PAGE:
Chatbots, an automated messaging technology that can respond to a variety of inquiries, have certainly given the news industry a lot to talk about. The emergence of digital and mobile apps has made a big splash—and a lasting impression—on the news business. Through utilizing these platforms, chatbot technology has the potential to create engagement and a new experience for readers. In April, Facebook gave developers the tools to build their own custom chatbots that can then operate within the Messenger app, making it easier for publishers to utilize this technology. With the proliferation of chatbots, publishers will have to determine how, and if, this technology will work best for them.
Typically prompted through a messaging app, a chatbot can helpfully assist users by performing tasks and offering more information in ways determined by the chatbot’s creators through programmed artificial intelligence. The technology runs the gamut across industries from news media-related bots by The Wall Street Journal to securing an Uber ride, both directly through Facebook Messenger. And their presence, and influence, is growing.
According to data from MediaPost, there are approximately 3 billion monthly active messaging app users compared to 2.5 billion users of social media apps. Consumers utilize these messaging apps, such as the ones through which chatbots can be activated, approximately nine times each day, which is five times the average for all mobile apps.
Chatbots and the technology behind them have certainly come a long way. One of the first “bots,” ELIZA, was created in 1966 by MIT computer scientist Joseph Weizenbaum and answered questions based on parsing inquiries and delivering back a matched, scripted response. ActiveBuddy’s SmarterChild similarly provided both conversational dialogue and real data, such as weather and stock information, from partnered service providers.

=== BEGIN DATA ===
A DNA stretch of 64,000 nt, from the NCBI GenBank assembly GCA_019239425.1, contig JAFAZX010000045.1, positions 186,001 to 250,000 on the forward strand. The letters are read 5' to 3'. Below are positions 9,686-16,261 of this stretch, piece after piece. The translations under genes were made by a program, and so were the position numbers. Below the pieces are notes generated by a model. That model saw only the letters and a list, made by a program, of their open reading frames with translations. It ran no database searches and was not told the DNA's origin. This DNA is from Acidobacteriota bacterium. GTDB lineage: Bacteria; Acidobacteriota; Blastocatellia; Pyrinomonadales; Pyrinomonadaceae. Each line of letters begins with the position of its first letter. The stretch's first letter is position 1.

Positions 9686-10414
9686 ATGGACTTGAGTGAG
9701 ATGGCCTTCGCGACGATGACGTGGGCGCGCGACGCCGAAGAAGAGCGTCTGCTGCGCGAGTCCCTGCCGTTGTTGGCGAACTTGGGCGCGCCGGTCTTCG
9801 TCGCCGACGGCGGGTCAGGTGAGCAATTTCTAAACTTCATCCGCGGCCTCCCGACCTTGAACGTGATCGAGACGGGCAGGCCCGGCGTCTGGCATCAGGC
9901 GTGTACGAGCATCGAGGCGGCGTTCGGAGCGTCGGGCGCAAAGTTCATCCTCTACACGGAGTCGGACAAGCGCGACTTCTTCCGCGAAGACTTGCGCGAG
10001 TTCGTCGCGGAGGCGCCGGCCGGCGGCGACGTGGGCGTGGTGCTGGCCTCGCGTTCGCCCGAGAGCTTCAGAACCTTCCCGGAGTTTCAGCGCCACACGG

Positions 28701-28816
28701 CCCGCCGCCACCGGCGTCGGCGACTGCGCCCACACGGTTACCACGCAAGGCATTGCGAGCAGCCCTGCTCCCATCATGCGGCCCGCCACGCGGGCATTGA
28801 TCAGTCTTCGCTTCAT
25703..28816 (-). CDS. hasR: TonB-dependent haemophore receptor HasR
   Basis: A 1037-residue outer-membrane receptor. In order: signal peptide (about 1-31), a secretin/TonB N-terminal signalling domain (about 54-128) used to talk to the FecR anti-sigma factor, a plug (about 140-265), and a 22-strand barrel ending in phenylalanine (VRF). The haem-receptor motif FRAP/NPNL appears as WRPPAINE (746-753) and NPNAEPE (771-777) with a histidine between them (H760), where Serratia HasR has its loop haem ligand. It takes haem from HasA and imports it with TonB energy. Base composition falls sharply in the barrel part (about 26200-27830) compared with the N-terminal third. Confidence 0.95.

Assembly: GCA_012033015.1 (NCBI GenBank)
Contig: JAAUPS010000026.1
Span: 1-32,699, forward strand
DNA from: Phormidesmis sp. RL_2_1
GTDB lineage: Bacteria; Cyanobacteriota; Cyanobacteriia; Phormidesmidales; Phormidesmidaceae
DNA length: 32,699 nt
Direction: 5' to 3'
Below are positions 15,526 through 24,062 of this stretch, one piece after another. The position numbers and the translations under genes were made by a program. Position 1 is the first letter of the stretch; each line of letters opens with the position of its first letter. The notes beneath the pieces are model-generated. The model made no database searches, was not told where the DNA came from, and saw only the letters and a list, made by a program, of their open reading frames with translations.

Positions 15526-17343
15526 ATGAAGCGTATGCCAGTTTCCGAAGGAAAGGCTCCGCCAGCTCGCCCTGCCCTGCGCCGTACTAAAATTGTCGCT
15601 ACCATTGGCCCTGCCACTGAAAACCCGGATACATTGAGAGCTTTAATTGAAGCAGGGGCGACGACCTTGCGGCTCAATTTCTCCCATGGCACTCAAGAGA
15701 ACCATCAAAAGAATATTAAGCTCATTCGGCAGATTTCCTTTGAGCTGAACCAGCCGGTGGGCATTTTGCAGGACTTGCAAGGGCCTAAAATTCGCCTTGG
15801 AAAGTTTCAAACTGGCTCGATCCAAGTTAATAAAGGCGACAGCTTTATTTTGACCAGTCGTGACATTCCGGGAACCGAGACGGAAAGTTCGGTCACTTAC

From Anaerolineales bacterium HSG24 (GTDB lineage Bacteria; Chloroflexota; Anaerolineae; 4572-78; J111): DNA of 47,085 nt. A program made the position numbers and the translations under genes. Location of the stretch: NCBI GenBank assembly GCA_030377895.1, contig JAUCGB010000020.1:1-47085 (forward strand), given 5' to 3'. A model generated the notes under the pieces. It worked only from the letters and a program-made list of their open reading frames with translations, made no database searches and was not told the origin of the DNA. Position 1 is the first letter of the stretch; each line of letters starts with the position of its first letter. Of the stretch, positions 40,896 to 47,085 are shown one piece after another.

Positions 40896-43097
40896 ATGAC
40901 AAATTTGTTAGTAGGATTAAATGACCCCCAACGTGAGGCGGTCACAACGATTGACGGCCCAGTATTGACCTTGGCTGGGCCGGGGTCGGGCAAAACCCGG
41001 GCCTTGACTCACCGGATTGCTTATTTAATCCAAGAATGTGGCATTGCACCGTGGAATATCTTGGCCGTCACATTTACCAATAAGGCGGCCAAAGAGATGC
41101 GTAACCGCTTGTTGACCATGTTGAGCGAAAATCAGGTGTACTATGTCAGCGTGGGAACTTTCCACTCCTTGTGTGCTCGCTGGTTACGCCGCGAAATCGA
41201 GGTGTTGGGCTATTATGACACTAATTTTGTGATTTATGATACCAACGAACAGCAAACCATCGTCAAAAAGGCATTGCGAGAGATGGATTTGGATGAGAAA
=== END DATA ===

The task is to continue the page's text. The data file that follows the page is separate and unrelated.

Now, this technology has the capability to offer a lot more to the news industry, allowing them to learn more about their audience and fostering engagement. Seeing what content users engage with or seek out gives publishers the opportunity to learn more about their users while utilizing that data to continue to provide a better, more tailored experience. Publishers could forward users links to related content while testing out new media initiatives or story forms and gauging feedback based on received responses.
Take, for example, the CNN “news bot” unveiled back in April. This chatbot allows users to directly communicate with CNN, requesting specific information on topics of interest while also receiving top stories daily and others news related to the user’s interests learned over time. Another example is startup ReplyYes, which helped online vinyl store The Edit sell $1 million in records by suggesting daily record recommendations via text while cataloging feedback for future suggestions. Users were also presented with links to easily purchase records depending on their feedback to the chatbot technology.
A key benefit of chatbots is that they are all housed under the same messaging apps. This makes it convenient for consumers to directly interact with businesses and industries without having to singularly download each app, a point expressed by Facebook’s Mark Zuckerberg.
Chatbots can offer an easy, efficient and personal way to reach and service users, yet only if makes sense for publishers and their audience—and if it’s done right. Microsoft experienced firsthand how this technology may not always create a positive user experience when its Twitter-based chatbot, Tay, began learning negative behaviors from other users based on its algorithm and soon began to tweet out inappropriate posts.
It’s important for publishers to consider if the resources and data they have would be best showcased using bot technology. The success of a chatbot hinges not only on how well built it is, but how well it services and resonates with users.
With chatbot technology, the news media industry has the opportunity to experiment with new ways of engaging with their audience—in both fun and useful ways—while streamlining processes and learning more about user preferences. As the relationship between technology and news becomes even more entwined, publishers must consider how these advancements best fit with their mission and journalistic product.